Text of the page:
Overview of Cell Viability and Cytotoxicity

Measures of cell viability and cytotoxicity are essential for the development of new drug treatments for cancer. For a number of years, cell-based assays have been used to assess the impact of drugs on cell viability (the number of live cells), and the drug’s cytotoxicity (the toxic quality of the drug on the cells).

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These measures can analyze the potential effectiveness of a new drug through understanding how successful it is at causing cell death to the targeted cancer cells.

Cell viability

Assessing cell viability is fundamental to the analysis of the efficacy of a new drug or treatment. In general, cell viability is a measure of cell health. Agents acting on cells, such as a potential new drug, impact the cell’s health and metabolism, but to different degrees.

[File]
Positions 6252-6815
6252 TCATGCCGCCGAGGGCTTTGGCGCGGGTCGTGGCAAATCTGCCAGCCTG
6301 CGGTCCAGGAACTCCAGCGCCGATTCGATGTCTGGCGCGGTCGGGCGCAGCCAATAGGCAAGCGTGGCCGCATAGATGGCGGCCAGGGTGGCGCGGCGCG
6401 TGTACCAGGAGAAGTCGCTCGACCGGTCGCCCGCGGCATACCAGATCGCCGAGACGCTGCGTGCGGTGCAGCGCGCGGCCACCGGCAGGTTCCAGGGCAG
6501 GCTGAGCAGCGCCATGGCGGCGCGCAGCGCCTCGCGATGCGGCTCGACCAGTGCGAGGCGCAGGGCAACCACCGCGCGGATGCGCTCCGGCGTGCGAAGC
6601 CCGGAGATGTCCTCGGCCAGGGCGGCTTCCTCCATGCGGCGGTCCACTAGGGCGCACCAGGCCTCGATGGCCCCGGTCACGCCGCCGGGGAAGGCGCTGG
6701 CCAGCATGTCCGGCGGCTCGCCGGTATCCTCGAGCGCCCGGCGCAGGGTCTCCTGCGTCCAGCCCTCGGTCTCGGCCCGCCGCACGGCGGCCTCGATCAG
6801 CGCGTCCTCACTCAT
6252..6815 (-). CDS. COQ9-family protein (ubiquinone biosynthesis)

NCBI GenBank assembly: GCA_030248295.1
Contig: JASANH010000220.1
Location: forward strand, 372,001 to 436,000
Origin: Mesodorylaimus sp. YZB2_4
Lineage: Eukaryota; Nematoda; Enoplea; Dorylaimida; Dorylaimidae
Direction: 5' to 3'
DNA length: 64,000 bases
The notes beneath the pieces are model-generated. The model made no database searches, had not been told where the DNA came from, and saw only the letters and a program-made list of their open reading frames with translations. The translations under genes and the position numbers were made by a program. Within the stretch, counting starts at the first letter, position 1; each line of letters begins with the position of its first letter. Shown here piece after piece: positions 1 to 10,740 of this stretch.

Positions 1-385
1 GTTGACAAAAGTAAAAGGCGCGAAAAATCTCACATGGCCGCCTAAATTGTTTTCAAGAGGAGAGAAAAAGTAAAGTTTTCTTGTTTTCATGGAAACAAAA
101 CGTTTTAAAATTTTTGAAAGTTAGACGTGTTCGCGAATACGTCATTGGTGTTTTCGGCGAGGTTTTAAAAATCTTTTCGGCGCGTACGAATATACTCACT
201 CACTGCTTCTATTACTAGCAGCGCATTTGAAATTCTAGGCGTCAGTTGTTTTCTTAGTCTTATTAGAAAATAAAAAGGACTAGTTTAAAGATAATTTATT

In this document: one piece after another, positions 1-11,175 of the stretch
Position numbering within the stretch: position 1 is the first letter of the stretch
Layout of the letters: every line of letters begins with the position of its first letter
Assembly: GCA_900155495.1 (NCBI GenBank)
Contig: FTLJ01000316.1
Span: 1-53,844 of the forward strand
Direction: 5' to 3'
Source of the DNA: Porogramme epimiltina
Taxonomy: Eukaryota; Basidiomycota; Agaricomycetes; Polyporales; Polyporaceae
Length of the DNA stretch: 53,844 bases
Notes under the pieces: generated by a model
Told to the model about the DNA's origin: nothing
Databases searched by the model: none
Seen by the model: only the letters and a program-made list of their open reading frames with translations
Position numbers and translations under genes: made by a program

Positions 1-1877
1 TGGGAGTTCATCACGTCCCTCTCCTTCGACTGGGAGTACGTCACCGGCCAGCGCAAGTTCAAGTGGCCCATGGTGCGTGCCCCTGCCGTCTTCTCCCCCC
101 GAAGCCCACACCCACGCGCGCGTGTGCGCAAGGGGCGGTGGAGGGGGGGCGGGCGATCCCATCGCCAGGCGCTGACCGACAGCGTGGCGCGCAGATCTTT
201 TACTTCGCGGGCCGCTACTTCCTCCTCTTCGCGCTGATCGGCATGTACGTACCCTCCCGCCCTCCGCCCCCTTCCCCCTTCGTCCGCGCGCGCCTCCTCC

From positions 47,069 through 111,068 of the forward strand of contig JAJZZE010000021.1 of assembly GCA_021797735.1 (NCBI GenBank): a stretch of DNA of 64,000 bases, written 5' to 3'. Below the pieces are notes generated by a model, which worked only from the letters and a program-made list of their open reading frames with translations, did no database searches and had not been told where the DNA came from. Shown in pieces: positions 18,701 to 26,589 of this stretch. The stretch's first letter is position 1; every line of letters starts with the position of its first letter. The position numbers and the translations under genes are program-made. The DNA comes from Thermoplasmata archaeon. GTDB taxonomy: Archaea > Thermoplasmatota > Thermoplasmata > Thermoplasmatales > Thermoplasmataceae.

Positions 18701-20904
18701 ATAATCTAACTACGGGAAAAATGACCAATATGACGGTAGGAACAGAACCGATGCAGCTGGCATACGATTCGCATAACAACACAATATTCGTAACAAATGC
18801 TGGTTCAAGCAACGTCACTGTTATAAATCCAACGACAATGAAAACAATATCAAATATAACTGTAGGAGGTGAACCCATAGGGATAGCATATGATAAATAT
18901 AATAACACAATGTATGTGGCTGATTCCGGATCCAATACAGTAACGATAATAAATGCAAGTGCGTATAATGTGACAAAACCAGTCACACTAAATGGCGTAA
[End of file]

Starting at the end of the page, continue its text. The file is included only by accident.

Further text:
Not all drugs work by the same mechanism or with the same level of effect, so analyzing how they impact cell health can be a key indicator of which drug may work for a given intended outcome.

The measure of cell viability is the quantification of the number of living cells, usually expressed as a percentage of the control. Cell viability assays are often used alongside cytotoxicity tests to help to understand how a drug’s toxicity is impacted by cell health.

Cell viability assays

Numerous methods have been developed to evaluate cell viability. Such methods include optical (IVIS) imaging, confocal imaging, and analyses of perfusate/circulating culture medium, the latter being a technique that can evaluate 3D cultures or tissue surrogates over a length of time. Each of these methods is non-destructive and can be used to study the effectiveness of cancer treatments, due to the fact that they can be carried out in vivo.